This article was condensed from the new local history book, The Last of the Prune Pickers: A Pre-Silicon Valley Story, by Tim Stanley.
Before the coming of the Americans, an early Californio would never have thought that the Santa Clara Valley could be referred to as “The Garden of the World.” Rainfall in most of the Valley is less than twenty inches per year, and it usually only occurs between October and April. The best of the streams are seasonal, and for half the year the place is naturally quite dry. It was just cattle country—on the surface.
But there was water, plenty of good, sweet water deep underground. When the Americans came, they began drilling wells. It is not that the Californios did not dig wells; they did. But the Americans, with the help of modern drilling equipment, went deeper and were handsomely rewarded for doing so.
It is one thing to capture groundwater by digging a shallow well a little deeper than the water table, the depth at which the soil is saturated. It is quite another thing to drill into a deep aquifer, a gravely underground reservoir. Groundwater is quite limited in most places in California due to the lack of rainfall during much of the year. In addition, it usually contains a high concentration of organic matter that negatively affects its taste. Deep well water is entirely another matter. It is filtered far better and tends to be sweet, and if the aquifer is large, it is plentiful.
It turned out that water could be found just about anywhere under the Valley floor and surrounding hills. There was so much water that when the first deep wells were dug, there was often sufficient pressure to bring artesian water to the surface. When this abundance of water was discovered, it changed everything. The possibilities for farming in the Santa Clara Valley became nearly unlimited.
In 1854, very shortly after this great discovery, a man named Daniel Halladay patented and began building American style wind pumps, or windmills. Halladay’s design differed from previous wind machines in that it automatically changed direction to face the wind and automatically controlled speed—huge improvements that changed farming the world over.
In a very short time, the Santa Clara Valley was dotted with the tank houses and wind pumps that many of us remember. The Valley, with its incredibly fertile soil and abundant water, would eventually produce an enormous volume and variety of foods and became known as “The Garden of the World.”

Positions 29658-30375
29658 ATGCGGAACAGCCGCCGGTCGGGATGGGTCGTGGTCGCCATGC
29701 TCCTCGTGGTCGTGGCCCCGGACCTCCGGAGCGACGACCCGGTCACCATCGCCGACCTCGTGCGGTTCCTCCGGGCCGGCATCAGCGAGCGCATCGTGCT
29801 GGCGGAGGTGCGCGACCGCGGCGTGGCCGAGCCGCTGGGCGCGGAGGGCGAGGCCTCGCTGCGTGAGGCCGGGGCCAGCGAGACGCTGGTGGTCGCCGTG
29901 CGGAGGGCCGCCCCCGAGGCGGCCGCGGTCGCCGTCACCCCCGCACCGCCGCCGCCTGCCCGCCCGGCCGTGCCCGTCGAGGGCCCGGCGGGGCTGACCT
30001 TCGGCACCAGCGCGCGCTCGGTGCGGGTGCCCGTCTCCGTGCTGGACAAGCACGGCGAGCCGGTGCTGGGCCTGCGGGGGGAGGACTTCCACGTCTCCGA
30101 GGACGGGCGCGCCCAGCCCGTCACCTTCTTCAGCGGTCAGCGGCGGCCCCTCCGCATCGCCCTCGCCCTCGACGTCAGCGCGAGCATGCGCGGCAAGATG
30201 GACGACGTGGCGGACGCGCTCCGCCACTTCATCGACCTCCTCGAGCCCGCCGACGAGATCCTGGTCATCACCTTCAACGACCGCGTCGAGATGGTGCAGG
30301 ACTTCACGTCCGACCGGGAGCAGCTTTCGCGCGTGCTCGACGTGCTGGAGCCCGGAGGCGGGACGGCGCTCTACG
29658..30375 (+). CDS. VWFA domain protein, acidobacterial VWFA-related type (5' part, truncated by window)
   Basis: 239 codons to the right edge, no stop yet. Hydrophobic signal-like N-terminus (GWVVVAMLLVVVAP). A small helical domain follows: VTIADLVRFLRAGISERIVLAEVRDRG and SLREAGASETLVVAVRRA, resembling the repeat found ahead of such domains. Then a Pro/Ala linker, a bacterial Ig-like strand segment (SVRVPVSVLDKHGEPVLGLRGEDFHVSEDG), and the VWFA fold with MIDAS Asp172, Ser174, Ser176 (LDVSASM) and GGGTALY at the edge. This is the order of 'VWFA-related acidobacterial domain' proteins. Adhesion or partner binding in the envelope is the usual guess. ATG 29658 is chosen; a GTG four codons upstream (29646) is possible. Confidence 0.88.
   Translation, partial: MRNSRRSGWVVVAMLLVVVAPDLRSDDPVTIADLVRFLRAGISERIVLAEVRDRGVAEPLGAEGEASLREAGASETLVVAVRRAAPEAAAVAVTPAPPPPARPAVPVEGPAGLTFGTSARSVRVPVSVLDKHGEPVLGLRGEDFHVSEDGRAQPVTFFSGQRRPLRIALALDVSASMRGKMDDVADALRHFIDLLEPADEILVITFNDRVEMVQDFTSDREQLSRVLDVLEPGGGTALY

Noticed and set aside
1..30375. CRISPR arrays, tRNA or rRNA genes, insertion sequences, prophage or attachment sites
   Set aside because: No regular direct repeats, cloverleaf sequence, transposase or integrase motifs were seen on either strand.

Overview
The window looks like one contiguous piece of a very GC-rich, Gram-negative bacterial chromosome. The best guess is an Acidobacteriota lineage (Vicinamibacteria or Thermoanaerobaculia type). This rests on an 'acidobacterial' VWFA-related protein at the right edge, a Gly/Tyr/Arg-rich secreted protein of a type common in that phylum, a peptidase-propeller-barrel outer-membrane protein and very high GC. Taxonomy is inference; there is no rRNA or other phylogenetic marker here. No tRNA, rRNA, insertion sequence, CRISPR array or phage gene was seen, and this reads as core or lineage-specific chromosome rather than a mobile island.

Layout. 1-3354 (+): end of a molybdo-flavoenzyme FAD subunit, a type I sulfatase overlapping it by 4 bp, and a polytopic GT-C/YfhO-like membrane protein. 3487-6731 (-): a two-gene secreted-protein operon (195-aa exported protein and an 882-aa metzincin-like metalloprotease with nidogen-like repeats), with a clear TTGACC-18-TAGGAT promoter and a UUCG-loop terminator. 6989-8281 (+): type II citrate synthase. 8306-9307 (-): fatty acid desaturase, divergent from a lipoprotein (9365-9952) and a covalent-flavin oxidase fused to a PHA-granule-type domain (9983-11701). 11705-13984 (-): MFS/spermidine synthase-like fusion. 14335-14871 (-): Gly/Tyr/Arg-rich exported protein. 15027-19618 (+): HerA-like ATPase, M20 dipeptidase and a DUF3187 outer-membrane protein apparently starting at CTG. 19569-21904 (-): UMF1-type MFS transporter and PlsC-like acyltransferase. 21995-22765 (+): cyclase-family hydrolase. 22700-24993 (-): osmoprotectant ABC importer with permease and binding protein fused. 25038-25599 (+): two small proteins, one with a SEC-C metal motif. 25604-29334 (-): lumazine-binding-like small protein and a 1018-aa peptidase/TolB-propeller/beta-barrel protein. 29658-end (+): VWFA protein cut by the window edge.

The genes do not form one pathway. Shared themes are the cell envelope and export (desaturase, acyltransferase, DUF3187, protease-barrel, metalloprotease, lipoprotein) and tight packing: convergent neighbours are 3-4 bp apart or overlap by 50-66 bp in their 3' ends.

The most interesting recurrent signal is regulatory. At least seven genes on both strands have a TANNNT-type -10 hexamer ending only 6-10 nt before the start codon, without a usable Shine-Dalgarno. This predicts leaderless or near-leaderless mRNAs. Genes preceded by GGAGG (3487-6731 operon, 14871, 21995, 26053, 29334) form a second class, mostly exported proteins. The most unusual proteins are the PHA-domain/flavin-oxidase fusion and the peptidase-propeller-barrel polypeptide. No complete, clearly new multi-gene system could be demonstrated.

Before the Santa Clara Valley was to receive that designation, however, it was know for its wheat farms. These farms could never have existed without Mr. Halladay’s wind pumps.
I’ll tell you about the wheat operations next time, and at a later date I will tell you about the further technological developments through which the Valley became known as The Garden of the World.
Here, while discussing water and water development, it is appropriate for me to mention that there can be a subtle down-side to irrigation.
Irrigation can give a false sense of security. Earlier in this article, I stated that with the discovery of abundant underground water the farming possibilities in the Santa Clara Valley became nearly unlimited. Nearly. But not unlimited. As the farming industry exploded in the Valley, eventually more water was being taken out of the aquifer than could possibly be replenished. Naturally, the water table dropped. So more irrigation was needed. With excessive pumping, the aquifer began to collapse and when that happens, even if abundant rain comes, it can no longer hold the water it once did. So the land settled, and in some places, such as Alviso, the Valley has settled more than ten feet since the beginning of the American era.
The along Los Gatos Creek and elsewhere in the Valley are later efforts to recharge the precious aquifer that remains.